Updated to include comments from Circle.
Kik might have dared the SEC to do it, but that won’t make a potentially ruinous lawsuit sting any less.
The U.S. Securities and Exchange Commission sued the Canadian messaging startup yesterday, alleging that it had illegally run an $100 million unregistered securities offering in 2017.
The 49-page complaint alleged all kinds of devilry: Kik pivoting to blockchain as a cynical ploy to revive its ailing business, employees at the company describing the ICO model as a “Hail Mary pass,” and several incidents in which top executives literally promised investors that they would make “a ton of money.’”
Given this, you might have expected Kik’s flagship supporters, who are listed on the website for its $5 million legal defense fund, DefendCrypto, to have quietly withdrawn their support, and fled into the night.
Already one of them, Circle, whose founder Jeremy Allaire had been an ardent supporter of the fund, was surreptitiously dropped from the website after the SEC’s lawsuit was brought. “While we are supportive of the legal challenges around the classifications of digital assets, Circle has not donated to the Kik defense fund and we’ve removed our logo from the site until we determine exactly how support might materialize,” a Circle spokesperson told Decrypt.
The two other supporters listed, Fight for the Future and Arrington XRP Capital, did not respond for comment. Nevertheless, the others—namely Coinbase, ShapeShift and Messari—are still supporting Kik’s effort. But they’re certainly not giving it any money.
“We have not funded that effort, no,” said Ryan Selkis, the CEO of data firm Messari, which is assisting the startup in setting up a transparent “disclosures profile.” Nevertheless, he does have words of encouragement. “Yesterday’s complaint was predictably brutal, but it’s supposed to be—it’s the prosecution’s case,” he said. “It’s going to be a precedent setting case one way or another if it still moves forward.”
That might be an understatement. Kik’s goal is to lay waste to century-old legal precedent and upend the Howey test, the triple-prong rule of thumb that regulators use to determine whether an asset pitched to buyers constitutes a security.
This was the very same Howey test that the SEC, in its savage complaint, used to deem the Kin token a security. The SEC alleges that Kik had deliberately encouraged a speculative rally in 2017—violating the prong of the Howey test that dictates an asset is a security if the issuing company promises returns to investors through “no effort of their own.”
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Despite this, Selkis suggested that Kik might have leeway. Ethereum, too, was sold to investors on the basis that it would yield them profit, but the SEC has intimated that the project is now “sufficiently decentralized,” as SEC Division of Corporate Finance Director Bill Hinman declared, ambiguously, in a now notorious speech.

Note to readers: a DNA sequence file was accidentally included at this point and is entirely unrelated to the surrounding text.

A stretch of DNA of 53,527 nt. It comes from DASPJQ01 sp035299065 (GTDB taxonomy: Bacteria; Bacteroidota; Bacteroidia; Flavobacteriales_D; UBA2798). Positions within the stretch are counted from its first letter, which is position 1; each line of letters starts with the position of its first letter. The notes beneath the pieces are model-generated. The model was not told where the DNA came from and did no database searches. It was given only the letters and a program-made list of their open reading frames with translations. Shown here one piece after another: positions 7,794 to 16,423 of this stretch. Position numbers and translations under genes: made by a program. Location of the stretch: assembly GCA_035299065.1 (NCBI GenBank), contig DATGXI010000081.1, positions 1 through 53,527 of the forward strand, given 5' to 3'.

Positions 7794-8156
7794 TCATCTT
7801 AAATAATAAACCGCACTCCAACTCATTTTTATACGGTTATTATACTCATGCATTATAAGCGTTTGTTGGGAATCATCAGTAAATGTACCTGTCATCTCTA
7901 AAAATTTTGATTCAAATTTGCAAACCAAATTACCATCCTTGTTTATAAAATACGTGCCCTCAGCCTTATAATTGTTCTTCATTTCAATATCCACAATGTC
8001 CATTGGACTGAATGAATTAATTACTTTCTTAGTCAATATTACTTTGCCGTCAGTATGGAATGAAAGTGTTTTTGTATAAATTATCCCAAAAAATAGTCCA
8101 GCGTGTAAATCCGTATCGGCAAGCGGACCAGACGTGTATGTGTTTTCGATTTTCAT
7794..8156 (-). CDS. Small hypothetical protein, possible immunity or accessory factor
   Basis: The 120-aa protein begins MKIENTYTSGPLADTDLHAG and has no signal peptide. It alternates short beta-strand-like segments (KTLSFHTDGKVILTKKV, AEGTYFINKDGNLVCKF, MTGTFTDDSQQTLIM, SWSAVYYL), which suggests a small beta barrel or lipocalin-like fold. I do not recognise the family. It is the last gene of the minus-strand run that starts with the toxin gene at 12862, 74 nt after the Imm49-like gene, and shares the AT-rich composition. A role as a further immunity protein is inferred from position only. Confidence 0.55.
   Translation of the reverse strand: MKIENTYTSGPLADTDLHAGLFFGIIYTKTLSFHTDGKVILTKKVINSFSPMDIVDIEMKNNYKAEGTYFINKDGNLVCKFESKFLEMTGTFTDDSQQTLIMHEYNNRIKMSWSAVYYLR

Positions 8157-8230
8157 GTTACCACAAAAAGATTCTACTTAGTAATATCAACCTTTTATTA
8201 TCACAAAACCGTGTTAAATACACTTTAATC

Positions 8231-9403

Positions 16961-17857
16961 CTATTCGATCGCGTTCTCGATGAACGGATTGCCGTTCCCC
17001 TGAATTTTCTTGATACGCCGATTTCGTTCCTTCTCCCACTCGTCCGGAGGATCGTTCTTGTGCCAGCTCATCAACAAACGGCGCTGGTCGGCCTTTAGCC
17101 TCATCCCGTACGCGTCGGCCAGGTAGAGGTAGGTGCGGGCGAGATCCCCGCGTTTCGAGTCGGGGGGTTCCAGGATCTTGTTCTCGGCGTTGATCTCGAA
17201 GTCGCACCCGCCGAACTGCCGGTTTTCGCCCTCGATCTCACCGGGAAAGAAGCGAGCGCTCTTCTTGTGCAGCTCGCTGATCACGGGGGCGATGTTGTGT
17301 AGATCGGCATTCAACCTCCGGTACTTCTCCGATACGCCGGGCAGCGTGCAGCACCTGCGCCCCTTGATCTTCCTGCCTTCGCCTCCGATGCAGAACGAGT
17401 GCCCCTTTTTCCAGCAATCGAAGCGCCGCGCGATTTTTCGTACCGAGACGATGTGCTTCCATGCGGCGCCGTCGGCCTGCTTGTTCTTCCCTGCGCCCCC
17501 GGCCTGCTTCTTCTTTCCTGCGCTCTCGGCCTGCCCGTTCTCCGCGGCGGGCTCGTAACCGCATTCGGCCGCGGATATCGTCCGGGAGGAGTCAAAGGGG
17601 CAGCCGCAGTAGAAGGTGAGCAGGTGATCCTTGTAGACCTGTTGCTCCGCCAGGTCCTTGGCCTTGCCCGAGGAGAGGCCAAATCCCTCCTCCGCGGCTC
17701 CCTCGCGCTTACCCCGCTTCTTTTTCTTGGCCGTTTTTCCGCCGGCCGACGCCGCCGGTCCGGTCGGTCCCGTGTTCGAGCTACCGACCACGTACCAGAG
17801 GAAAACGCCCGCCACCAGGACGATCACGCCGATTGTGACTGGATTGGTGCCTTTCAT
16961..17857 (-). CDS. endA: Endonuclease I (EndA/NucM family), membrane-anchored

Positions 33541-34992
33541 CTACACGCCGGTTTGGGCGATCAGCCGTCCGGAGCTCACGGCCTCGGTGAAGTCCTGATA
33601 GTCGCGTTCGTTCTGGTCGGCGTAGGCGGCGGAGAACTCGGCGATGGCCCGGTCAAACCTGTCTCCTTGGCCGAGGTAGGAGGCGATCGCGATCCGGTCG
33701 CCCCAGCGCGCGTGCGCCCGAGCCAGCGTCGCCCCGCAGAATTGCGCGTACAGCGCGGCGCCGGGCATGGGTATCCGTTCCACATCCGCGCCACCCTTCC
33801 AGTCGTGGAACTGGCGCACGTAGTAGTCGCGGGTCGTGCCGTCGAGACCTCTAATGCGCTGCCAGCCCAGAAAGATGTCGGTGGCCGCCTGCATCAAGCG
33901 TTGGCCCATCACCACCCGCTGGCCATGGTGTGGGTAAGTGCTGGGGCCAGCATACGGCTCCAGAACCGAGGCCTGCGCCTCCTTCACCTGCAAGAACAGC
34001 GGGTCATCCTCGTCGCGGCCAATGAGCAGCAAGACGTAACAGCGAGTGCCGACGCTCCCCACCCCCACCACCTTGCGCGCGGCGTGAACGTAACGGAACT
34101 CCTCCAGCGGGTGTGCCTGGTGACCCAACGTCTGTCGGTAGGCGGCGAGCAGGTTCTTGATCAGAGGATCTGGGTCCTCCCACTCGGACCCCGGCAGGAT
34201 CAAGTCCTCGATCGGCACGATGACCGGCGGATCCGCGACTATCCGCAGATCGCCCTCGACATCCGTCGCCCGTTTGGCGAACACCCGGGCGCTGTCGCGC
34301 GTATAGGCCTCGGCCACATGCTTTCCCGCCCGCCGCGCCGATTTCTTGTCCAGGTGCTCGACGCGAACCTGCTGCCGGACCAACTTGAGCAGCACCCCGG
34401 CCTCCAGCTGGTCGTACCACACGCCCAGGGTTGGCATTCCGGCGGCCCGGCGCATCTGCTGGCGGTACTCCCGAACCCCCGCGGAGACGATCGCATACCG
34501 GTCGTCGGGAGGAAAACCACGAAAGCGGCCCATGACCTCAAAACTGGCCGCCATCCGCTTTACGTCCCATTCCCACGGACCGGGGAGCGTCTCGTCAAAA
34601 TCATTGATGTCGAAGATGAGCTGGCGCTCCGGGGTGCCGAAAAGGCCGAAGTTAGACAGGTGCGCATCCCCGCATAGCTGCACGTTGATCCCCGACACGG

“The issue I think comes down to what is ‘sufficiently decentralized,'” said Selkis.
And what of the other Kik supporters?
ShapeShift, also listed on the DefendCrypto website, also hasn’t aided Kik financially, and its legal counsel, Veronica McGregor, said its support of Kik was “just ideological.”
Nevertheless, it is keen to see Kik succeed. “ShapeShift is supportive of the premise behind DefendCrypto, which is to obtain more clear guidance from the SEC,” said McGregor. “We support the concept of pushing the SEC to be more concrete in their guidance on tokens.”
She clarified, however, that ShapeShift’s legal team had “not reviewed the facts of the case at all, so have not yet formed any opinion as to whether or not we would go further in our support.”
It’s certainly in ShapeShift’s interest for Kik to trounce the SEC. The company’s reputation took a hit last year among diehard cypherpunks when pressure from federal regulators forced it to implement know-your-customer provisions in its flagship trading app.
Coinbase’s position is murkier. Yesterday, observers noted that an older screenshot on the DefendCrypto website appeared to list Coinbase as one of the fund’s donors, while a second omitted the exchange.
Had Coinbase withdrawn support altogether?
Not at all, according to a source at Coinbase, who said that the exchange had never financed Kik’s fundraise. First, the update was first noted on May 28, a full week before the SEC’s lawsuit was unsealed. And second, the source explained, Coinbase just hosts the wallet into which the funds raised are deposited.
A Kik staffer corroborated this, adding that Coinbase’s logo can still, in fact, be viewed in full on the site—just lower down. “They weren’t removed from the site,” the source at Kik said. “We moved them to the bottom [of the website] and denoted that they are powering the wallet.”
Asked whether Kik had its full support, Coinbase declined to comment.
But, given the startup’s rough treatment yesterday, Kik might be happy with whatever support it can get from its big dog friends.